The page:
means to pay for treatment when an insurance claim is rejected have access to care that is closed to persons who are less affluent. In addition, the practice of denying coverage for treatment of preexisting conditions can severely limit many people's freedom to change employers and can cause enormous out-of-pocket expenses even for those with insurance.
As insurance companies try to manage their risks, so too do physicians. In our increasingly litigious society, malpractice suits against physicians are common place, especially as the personal physician is replaced by the more remote specialist. Operating under the threat of malpractice, physicians sometimes perform procedures that are medically unnecessary or marginal in order to protect themselves from the accusation that they did not do everything possible. Inappropriate use of tests and technology carries its own risks to patient health and raises the overall costs of health care, as do the large amounts of money paid by physicians for malpractice premiums.
Thus, these changes in the structure and financing of health care put persons in need of health care into a system that may ignore their dignity as individuals, impose on them or on society as a whole costs that are unfair, and distribute services in an inequitable fashion.
There are many engines driving technological advance in the biomedical sciences, but it is not entirely clear that maximal stoking of those engines is necessarily the route to equitable distribution of the good that new knowledge can bring. Congressman George Brown, Jr., Chairman of the Committee on Science, Space, and Technology of the U.S. House of Representatives, has argued that the free-market drive to technology, based on the notion of sustained economic growth, may not be the most direct path to improved quality of life for all. He observes, on the contrary, that freewheeling market forces and the drive for high-technology solutions to our society's problems may in fact displace nontechnological, readily distributed preventive solutions in favor of inequitable, expensive, and sometimes even less effective solutions (Brown, 1993). Implied in his argument is the notion that high-technology solutions to biotechnological problems are more likely to produce ethically contorted and difficult situations than are the simpler, low-technology solutions that are driven by concern for the fair and equitable access for all to elemental human needs. Our country's experience with biomedical technology lends some credence to this idea.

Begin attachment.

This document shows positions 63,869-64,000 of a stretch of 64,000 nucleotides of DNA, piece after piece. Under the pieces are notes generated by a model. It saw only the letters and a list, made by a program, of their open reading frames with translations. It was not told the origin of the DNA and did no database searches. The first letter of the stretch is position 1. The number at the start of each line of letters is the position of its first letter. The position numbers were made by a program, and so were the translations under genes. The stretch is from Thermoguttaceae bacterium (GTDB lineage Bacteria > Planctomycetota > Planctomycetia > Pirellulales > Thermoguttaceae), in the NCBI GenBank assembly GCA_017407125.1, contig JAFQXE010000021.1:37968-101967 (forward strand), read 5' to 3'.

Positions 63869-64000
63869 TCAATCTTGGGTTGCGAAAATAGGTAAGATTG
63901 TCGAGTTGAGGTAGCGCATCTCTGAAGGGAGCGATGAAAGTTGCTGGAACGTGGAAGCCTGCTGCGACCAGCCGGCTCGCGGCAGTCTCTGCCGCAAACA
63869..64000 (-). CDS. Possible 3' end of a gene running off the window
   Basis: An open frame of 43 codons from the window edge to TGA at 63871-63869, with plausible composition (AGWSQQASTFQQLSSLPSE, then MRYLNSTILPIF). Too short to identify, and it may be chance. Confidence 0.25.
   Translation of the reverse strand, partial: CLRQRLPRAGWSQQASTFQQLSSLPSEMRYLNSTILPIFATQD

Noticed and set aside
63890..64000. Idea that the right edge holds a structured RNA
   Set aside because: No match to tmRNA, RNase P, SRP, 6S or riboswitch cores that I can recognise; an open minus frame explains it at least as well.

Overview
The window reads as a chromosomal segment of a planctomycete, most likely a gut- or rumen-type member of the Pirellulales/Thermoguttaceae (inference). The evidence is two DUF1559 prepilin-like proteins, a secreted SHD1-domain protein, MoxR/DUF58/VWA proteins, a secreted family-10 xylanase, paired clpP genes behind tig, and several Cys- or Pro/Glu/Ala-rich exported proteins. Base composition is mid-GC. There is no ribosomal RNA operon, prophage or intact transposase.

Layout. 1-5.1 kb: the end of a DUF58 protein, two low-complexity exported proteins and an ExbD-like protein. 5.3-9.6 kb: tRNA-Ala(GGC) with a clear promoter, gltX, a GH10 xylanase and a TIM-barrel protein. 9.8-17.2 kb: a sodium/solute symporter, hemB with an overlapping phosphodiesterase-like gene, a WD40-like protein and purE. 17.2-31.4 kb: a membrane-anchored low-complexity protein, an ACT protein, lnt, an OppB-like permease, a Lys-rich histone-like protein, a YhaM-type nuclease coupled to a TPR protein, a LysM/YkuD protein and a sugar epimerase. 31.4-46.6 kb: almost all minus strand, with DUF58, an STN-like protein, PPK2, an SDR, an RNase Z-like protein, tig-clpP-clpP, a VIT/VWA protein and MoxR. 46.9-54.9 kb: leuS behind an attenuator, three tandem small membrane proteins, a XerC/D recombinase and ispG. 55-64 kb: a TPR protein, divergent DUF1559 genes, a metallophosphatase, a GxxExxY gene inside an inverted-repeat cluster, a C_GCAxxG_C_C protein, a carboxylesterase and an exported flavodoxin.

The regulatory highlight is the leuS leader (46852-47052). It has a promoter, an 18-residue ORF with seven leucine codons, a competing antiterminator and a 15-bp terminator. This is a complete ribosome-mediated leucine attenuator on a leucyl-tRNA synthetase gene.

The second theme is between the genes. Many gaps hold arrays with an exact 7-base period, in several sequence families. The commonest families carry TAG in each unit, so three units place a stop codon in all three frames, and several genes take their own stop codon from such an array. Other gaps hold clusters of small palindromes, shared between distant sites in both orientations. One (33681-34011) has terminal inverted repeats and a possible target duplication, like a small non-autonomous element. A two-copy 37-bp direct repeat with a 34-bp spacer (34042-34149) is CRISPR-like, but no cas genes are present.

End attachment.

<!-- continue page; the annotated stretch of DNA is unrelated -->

During the latter half of the twentieth century, federal investment in research and development has fueled a steady stream of advances in science and technology in general and in biomedicine in particular. The federal government, through NIH, is the principal supporter of biomedical research in U.S. universities and research institutes. But despite the